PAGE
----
Children of World War II Evacuees Were Hospitalized for Mental Illnesses Passed Down From Traumatized Parents

A stroller left on the tracks at a train station in Croatia Antonio Bronic/Reuters

During World War II 50,000 Finnish children were sent away from their parents to temporary foster care in Sweden. A new study builds the case that adverse events like this in childhood can have deep psychological consequences not only for those directly affected, but also for their descendants.

Past research has shown that many of the Finnish war children who were evacuated went on to have a much higher rate of psychiatric hospitalization than the children who stayed. The new study, by the same set of researchers, finds that those children may have passed down some of that trauma to the next generation. Specifically, daughters of female evacuees showed a higher rate of psychiatric hospitalization than the children of those who were not evacuated.

"It wasn't a foregone conclusion that we'd have seen these results," Stephen Gilman, an author on the new study published in JAMA Psychiatry told Newsweek .

Gilman, an American epidemiologist at the National Institutes of Health, began his investigations into the Finnish war children by collaborating with Torsten and Nina Santavirtas, Swedish researchers who were studying records of evacuated children. In 2015, he found that those children had higher rates of mental illness compared to their counterparts who stayed.

Finnish war children in Stockholm, Sweden Åhlen & Åkerlund / Wikimedia Commons

"It's a really well conducted study," James Kirkbride, a psychiatric epidemiologist at University College London, told Newsweek. Being able to look at Finland's public records allowed the researchers to compare the evacuated children to other children—in some cases their cousins—who were left behind. This allowed them to be reasonably sure the effects they were seeing weren't purely random (most research on mental health considers comparing siblings the gold standard in this regard).

As to the impact it had on those who were evacuated as children, there's a good amount of research that shows that disrupting parental attachment early in childhood can cause harm later on.

Dylan Gee, a psychologist at Yale, told Newsweek that many past studies have shown that adverse childhood events, particularly separation from parents or other events that damage family ties, can sometimes lead to profound psychological distress later in life. There's even clear research on how that damage is borne out in different parts of the brain, she said.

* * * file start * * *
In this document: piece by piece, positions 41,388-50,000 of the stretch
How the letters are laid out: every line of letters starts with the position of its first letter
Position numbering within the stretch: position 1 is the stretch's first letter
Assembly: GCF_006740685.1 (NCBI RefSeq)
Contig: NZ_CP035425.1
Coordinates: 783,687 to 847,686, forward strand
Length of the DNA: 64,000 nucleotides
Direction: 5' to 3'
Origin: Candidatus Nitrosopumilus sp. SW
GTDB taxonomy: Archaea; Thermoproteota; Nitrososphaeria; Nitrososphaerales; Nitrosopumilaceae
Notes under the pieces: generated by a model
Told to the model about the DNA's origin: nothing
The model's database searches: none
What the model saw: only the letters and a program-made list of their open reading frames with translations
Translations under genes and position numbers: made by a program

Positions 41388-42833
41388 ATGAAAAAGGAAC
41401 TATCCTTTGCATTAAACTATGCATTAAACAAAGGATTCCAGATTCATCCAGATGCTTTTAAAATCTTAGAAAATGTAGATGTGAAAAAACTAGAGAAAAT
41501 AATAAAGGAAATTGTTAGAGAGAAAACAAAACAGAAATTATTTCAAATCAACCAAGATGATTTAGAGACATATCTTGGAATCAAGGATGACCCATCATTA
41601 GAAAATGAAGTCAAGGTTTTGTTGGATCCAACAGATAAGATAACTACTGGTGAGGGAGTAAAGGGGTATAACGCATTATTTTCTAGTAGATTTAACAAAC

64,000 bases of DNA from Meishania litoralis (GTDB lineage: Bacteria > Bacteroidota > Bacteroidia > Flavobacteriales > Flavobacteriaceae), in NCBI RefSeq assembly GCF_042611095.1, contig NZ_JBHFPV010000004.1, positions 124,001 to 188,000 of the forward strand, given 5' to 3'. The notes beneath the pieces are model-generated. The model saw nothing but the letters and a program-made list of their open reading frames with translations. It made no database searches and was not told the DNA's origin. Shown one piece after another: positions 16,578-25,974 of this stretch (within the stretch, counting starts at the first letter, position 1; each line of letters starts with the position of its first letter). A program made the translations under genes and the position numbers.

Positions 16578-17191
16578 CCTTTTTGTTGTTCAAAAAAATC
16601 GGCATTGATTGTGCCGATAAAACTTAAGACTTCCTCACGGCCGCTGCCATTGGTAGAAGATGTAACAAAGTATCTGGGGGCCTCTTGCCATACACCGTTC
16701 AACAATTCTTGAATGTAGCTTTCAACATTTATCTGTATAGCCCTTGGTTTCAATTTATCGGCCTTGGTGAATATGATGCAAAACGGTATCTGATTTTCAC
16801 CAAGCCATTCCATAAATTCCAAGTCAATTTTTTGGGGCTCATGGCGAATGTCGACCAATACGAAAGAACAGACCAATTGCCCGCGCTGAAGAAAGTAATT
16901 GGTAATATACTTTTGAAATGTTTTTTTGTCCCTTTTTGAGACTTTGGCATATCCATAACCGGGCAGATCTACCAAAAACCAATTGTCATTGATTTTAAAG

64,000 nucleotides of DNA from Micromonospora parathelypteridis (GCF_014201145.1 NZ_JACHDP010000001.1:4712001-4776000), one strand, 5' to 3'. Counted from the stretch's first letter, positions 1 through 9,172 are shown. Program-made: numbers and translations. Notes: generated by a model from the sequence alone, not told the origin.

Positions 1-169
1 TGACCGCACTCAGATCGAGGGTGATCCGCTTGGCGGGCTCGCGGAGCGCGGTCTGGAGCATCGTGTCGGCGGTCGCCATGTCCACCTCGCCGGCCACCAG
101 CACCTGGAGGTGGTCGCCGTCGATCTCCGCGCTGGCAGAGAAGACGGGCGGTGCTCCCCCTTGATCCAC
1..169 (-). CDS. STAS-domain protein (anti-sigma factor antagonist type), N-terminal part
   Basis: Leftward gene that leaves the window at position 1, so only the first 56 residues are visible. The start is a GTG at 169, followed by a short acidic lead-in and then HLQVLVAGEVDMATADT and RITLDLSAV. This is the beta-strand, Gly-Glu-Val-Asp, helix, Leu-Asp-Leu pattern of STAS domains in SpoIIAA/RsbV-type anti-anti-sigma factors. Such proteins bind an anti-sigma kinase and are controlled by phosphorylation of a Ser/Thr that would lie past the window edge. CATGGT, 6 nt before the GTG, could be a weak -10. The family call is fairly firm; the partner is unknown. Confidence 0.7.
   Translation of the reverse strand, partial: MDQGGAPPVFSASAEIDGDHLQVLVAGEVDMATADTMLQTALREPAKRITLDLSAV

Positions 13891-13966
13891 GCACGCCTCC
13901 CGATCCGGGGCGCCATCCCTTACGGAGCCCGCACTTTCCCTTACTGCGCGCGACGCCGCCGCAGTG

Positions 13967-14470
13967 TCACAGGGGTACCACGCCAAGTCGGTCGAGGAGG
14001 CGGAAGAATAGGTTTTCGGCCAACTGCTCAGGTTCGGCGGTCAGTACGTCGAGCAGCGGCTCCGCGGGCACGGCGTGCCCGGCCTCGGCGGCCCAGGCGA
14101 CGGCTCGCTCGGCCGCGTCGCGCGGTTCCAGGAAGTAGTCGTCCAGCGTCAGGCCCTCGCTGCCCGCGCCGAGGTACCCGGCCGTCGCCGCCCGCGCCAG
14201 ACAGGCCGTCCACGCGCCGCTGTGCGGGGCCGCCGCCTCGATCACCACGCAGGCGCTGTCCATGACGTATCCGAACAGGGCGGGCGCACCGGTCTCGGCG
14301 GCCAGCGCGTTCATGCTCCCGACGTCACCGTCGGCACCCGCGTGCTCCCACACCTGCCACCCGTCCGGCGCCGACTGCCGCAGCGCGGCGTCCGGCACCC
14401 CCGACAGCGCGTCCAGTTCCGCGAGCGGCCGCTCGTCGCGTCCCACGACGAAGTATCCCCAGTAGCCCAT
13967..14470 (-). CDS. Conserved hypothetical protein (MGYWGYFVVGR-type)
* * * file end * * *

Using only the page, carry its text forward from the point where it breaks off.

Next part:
But, she cautions the study doesn't untangle how or why the daughters of female evacuees showed higher rates of psychiatric hospitalization. Figuring out how or why some of the second-generation children of those evacuated have seemingly higher rates of mood disorders requires further study.

"We know from epidemiology of mood disorders that there's a higher incidence of mood disorders in women than men," Gilman said, adding that this was an effect they saw in their earlier study of the evacuees, themselves. Female evacuees had a higher rate of psychiatric hospitalization than male evacuees.

Kirkbride speculated that if researchers were able to look at similar situations with greater numbers of people affected in the first place (the number of Finnish evacuee descendants, as well as the number hospitalized, was relatively small), they might see an effect that extends to disorders beyond mood disorders.

A woman pushes a stroller over a frozen lake in Finland. Kai Pfaffenbach/Reuters

Gee also notes that there's no one-size-fits-all effect among the Finnish child evacuees. Some evacuees and their children were not as affected.

Finland, which officially sided with Nazi Germany but fought against the Soviet Union, occupied a uniquely complicated position in World War II. The rules by which they evacuated children were selective: some stayed, while those whose fathers died in combat or whose homes were destroyed were sent to Sweden. And the experience, while traumatic for some, was likely not for others. Gee emphasized that when it comes to adverse childhood events, separate, poorly understood factors from environment to age at the time of separation to genetic or epigenetic factors may influence the outcomes for a child.

All the same, the situation of Finnish children proved so traumatic in some cases that it raises similar concerns for the many other children who were placed in adverse circumstances in World War II, from being moved from their homes to being sent to concentration camps. And similar effects may be seen among children who are living through conflict today in places like Syria, where a picture of a boy pulled from the rubble of a building in Aleppo briefly captured the public's attention.

"What is the relevance of our findings to situations today of armed conflict?" Gilman said. "That is, of course, a really challenging question to answer."

As he and his co-authors write, it's hard to make direct comparisons because of the lack of government records documenting the current refugee crises compared to the Finnish evacuation program. And whereas Finnish children were sent to Sweden for 2 to 5 years, contemporary refugee crises have much a longer life.

While the study authors acknowledge that more research is needed to understand the effects of today's situations as they unfold, they conclude one might expect "the intergenerational consequences of war-related experiences during childhood to be even stronger today."​

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